The inspired Word of God contains everything that pertains to life and godliness (2 Peter 1:3). It is so comprehensive that it has the ability to completely equip humans for every good work (2 Timothy 3:16-17). Because of its import, all commandments and instructions in it need to be seriously analyzed and critically considered in light of their potential present-day application. Biblical regulations that apply today must be obeyed in order for a person to be assured of an eternal home in heaven (Matthew 7:21-23). Four prohibitions are made in Acts 15:29 that were specifically aimed at first-century Gentile converts. These prohibitions included avoiding eating blood and meat not drained of its blood. Taking both Old Testament and New Testament Scriptures into account, it seems that since the time of Noah, eating or drinking animal blood has been something God forbade. The prohibition to avoid the consumption of blood, as found in Acts 15:29, is not altered, adjusted, or explained in other books of the New Testament. Thus, it seems most reasonable to conclude that the prohibition remains binding today.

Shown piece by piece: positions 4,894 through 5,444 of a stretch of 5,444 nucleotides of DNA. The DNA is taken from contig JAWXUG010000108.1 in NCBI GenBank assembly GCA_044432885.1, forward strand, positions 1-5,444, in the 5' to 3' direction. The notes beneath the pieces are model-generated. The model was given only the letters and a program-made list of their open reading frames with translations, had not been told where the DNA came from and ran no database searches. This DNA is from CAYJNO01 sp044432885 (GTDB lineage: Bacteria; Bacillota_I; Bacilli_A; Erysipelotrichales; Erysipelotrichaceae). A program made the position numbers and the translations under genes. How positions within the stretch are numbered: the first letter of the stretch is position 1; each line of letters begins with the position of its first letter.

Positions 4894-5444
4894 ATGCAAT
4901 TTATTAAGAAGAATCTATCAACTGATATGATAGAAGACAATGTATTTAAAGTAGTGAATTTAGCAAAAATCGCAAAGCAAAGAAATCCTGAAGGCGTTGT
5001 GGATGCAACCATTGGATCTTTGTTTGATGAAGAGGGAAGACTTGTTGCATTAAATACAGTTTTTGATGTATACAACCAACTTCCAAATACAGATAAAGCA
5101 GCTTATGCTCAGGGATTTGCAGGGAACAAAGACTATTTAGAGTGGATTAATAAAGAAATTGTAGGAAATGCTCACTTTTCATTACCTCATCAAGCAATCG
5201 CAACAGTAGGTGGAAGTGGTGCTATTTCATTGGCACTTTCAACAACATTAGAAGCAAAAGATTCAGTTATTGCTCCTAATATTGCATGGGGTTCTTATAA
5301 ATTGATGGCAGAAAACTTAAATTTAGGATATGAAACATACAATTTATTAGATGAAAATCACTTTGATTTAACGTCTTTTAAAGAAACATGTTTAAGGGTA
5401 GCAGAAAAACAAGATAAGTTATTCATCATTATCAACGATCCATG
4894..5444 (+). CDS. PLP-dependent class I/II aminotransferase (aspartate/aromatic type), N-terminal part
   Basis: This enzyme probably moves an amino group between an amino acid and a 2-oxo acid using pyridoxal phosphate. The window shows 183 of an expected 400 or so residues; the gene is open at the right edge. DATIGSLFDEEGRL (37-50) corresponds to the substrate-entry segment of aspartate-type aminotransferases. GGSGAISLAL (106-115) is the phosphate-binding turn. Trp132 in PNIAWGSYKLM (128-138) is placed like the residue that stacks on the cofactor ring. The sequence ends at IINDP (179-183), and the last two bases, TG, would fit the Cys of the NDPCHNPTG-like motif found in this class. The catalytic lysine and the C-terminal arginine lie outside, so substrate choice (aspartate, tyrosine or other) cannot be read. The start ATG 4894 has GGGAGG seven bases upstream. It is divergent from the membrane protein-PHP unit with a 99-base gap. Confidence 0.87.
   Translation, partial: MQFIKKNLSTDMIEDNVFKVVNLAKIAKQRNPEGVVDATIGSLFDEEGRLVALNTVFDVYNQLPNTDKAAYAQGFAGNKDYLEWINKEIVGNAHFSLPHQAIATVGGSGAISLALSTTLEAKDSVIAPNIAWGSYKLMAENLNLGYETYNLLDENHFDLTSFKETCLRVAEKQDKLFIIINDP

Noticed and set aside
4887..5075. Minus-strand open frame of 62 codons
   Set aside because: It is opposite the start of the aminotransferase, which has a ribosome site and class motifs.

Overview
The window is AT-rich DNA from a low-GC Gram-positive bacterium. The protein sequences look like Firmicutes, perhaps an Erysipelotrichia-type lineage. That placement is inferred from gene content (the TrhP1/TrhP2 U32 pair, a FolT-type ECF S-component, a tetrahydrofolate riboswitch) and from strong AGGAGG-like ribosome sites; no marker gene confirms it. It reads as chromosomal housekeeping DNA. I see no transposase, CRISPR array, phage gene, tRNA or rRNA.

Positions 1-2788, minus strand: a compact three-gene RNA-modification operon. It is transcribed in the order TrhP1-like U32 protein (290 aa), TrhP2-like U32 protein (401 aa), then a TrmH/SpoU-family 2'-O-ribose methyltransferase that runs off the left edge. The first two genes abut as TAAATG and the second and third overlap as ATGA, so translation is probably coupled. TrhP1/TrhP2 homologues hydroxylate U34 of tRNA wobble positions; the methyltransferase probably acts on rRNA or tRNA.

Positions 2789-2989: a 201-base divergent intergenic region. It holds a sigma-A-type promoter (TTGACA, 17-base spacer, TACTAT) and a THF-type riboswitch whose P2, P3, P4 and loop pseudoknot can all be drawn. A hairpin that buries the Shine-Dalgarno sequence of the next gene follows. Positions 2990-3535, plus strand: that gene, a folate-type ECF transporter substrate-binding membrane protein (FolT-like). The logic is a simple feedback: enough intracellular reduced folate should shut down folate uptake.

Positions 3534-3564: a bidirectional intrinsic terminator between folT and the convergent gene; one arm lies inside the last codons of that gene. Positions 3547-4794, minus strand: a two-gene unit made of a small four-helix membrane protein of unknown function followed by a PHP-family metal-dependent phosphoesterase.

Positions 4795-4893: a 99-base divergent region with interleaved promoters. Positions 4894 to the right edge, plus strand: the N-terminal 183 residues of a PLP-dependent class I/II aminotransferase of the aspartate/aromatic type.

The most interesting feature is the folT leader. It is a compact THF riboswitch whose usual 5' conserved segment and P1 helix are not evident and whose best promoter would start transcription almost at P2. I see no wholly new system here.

“Best Practices For Beef Slaughter” (no date), [On-line], URL:http://www.bifsco.org/uDocs/bestpracslaught12_05.pdf.
“Blood—Vital For Life” (2006), [On-line], URL: http://watchtower.org/e/hb/article_01.htm.
Coffman, James Burton (1977), Commentary on Acts (Abilene, TX: ACU Press).
Gaertner, Dennis (1993), Acts (Joplin, MO: College Press).
Lenski, R.C.H. (1961), The Interpretation of the Acts of the Apostles (Minneapolis, MN: Augsburg).
“Rosenthal HACCP Plans” (2000), [On-line], URL: http://meat.tamu.edu/HACCP/porkslaughter.pdf.
Woods, Guy N. (1976), Questions and Answers: Open Forum, Volume 1 (Henderson, TN: Freed-Hardeman University), Vol. 1.

Moral Relativism or Scriptural Absolutes? by AP Staff


Moral Relativism or Scriptural Absolutes?

by AP Staff